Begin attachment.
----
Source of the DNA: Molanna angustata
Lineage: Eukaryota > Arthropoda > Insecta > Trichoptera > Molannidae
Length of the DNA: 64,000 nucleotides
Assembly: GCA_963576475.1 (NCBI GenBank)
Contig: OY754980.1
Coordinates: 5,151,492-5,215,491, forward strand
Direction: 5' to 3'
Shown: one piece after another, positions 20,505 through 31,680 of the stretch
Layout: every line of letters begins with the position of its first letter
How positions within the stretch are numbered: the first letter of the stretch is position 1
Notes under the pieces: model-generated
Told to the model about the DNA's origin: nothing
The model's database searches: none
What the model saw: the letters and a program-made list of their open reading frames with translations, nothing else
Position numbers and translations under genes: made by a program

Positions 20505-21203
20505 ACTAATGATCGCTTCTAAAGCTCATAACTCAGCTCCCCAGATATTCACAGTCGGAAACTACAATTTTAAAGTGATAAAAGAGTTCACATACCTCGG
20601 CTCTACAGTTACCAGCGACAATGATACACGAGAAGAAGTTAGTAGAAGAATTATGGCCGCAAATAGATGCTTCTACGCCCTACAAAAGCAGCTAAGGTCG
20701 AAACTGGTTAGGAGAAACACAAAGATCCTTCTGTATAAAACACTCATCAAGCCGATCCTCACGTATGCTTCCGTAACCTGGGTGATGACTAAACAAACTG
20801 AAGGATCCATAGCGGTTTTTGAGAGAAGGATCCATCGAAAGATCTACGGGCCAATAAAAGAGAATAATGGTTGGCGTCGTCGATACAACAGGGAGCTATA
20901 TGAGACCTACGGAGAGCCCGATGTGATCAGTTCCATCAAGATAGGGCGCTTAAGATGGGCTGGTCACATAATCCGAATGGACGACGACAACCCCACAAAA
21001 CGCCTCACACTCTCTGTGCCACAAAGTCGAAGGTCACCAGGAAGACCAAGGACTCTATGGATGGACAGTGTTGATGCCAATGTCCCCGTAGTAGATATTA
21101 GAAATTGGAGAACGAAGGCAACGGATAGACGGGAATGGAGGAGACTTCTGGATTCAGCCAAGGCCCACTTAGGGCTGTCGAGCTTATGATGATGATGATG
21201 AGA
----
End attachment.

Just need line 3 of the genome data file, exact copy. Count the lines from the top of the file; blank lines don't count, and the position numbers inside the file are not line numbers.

Length of the DNA: 64,000 nucleotides